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RE: [tlug] Red Hat dropping MySQL

> -----Original Message-----
> From: Stephen J. Turnbull [] 
> Sent: Thursday, March 18, 2004 1:38 PM
> To:
> Subject: Re: [tlug] Red Hat dropping MySQL
> >>>>> "patrick" == patrick niessen <> 
> >>>>> writes:
>     patrick> Great admin and development tools (but they require a
>     patrick> windows platform),
> There's an oxymoron for you!

How is that? The great admin and development tools with bells and whistles
run on windows, while the actual server software runs on Linux / Unix and
provides command line administration.  These tools provide extra value but
are not essential.
>     patrick> and you get something that includes everything from
>     patrick> views, to triggers and stored procedures and hot standby
>     patrick> replication.
> AFAIK PostgreSQL provides all of that, except that it 
> _doesn't_ require a Windows platform.  Plus extensive 
> documentation and available user experience on C-level 
> extensions etc, already integrated into all the usual 
> suspects (including PHP).

You mean PostgreSQL do not provide the luxury of remote administration and
development from windows out of the box, instead you have to get third party
tool.  Yes I know for every package that is mentioned in this list, someone
comes and says "yeah, but tool x is already there and better than all other
solutions anyway".  Four years ago I compared mysql and postgres, and there
were some issues that made me choose mysql in the end.   For a small site
any one of those two may be fine and get the job done without anybody
noticing any difference.  But when some serious money is involved, perhaps
it is prudent to choose a proven enterprise level database?  If I had MaxDB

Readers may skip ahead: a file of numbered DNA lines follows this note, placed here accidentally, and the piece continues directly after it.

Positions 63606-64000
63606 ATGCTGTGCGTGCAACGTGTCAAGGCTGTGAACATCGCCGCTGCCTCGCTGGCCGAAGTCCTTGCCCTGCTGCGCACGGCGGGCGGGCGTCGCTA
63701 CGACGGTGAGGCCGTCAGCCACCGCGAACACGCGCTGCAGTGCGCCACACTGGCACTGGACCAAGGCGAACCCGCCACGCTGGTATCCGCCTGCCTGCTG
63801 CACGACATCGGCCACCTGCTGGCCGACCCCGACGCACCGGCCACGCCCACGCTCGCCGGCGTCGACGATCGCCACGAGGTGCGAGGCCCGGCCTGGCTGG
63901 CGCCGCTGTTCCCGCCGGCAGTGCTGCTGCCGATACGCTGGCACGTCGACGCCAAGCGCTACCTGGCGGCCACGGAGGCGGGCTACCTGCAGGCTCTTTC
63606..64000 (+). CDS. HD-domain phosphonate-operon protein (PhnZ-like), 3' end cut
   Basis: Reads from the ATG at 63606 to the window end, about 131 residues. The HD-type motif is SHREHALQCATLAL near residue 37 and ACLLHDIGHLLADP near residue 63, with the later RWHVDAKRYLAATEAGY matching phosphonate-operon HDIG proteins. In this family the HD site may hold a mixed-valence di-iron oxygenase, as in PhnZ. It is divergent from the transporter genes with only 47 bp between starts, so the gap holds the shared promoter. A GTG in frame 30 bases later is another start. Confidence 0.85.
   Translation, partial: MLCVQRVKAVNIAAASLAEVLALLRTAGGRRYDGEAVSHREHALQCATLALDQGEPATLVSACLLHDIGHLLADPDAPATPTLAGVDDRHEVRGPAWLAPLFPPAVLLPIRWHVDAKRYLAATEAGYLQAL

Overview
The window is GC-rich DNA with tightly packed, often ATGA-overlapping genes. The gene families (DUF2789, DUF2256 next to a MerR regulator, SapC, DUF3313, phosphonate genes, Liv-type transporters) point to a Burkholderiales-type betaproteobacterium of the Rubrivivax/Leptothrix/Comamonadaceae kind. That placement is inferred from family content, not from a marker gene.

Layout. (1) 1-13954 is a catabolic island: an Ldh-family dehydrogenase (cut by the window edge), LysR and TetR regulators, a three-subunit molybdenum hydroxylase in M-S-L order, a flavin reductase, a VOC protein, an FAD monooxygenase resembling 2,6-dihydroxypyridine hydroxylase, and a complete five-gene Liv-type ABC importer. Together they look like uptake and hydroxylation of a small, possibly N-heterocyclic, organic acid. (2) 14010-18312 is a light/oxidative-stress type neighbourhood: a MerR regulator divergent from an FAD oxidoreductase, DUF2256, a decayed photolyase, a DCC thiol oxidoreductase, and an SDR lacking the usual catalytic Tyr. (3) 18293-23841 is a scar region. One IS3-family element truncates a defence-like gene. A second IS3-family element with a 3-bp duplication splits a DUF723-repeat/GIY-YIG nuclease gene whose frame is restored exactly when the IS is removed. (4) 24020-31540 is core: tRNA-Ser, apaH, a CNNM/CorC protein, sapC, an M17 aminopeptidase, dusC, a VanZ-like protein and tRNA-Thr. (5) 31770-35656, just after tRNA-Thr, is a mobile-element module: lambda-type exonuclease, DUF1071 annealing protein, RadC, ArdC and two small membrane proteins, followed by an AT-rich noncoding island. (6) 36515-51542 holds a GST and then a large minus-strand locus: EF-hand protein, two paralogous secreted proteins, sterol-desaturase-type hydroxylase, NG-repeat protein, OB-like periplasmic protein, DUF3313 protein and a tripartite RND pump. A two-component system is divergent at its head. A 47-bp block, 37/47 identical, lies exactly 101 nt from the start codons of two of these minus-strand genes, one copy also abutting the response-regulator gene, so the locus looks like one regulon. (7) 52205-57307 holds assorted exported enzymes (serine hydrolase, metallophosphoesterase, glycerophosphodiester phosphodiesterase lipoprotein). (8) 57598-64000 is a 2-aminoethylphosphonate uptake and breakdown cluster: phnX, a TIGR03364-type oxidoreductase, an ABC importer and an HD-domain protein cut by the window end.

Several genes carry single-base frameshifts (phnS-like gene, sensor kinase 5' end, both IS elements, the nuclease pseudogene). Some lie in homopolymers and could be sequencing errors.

2 years ago, I would have saved a lot of money by using it rather than DB2.

Personally I have come to dislike the snobbish attitude of some PostgreSQL
developers. Endlessly slagging MySQL, and even saying that the OSS
developers are stupid to use MySQL because if everyone would only
concentrate on PostgreSQL instead, then it could easily beat Oracle and IBM.
MySQL may not be perfect, but as long as you know the limitations you can
get the job done nicely.

> How long has this been free software?  If the answer is "not 
> long", and the underlying code base really is good, you will 
> have to wait for a user community to build up, but it will be 
> worth the wait.

SAP-DB as it was formely known has been around for a while (included in Suse
6.x even if I remember correctly).  A proper OpenSource initiative came a
bit later.  The cooperation with MySQL is mainly a kind of relaunch, with
MySQL promising to drive the development.  Not a bad deal for them: Select
performance oriented customers can stick with MySQL, and people who need
enterprise features and "atomic transaction" support, can go with MaxDB.
SAP has certified their software to run on Linux / MaxDB, so we can expect
pretty good reliability.  Most developers seem to be German SAP customers
who mainly exchange themselfs on that company's support site.  Thats why not
much is in the Public Domain yet.

>     patrick> On Linux you can use the web interface or command line
>     patrick> admin tools but apparently they are hiddeous to use.
> Heh.  Web interfaces do truly suck, but command line tools 
> can usually be beaten into shape with a line or two of shell script.

Unfortunately, the cli seems to come from the mainframe age, the underlying
engine being related to ADABAs-D (?).  The reviews I read were very bad.  Of
course if you put in the hours you can do nice scripts to simplify it.

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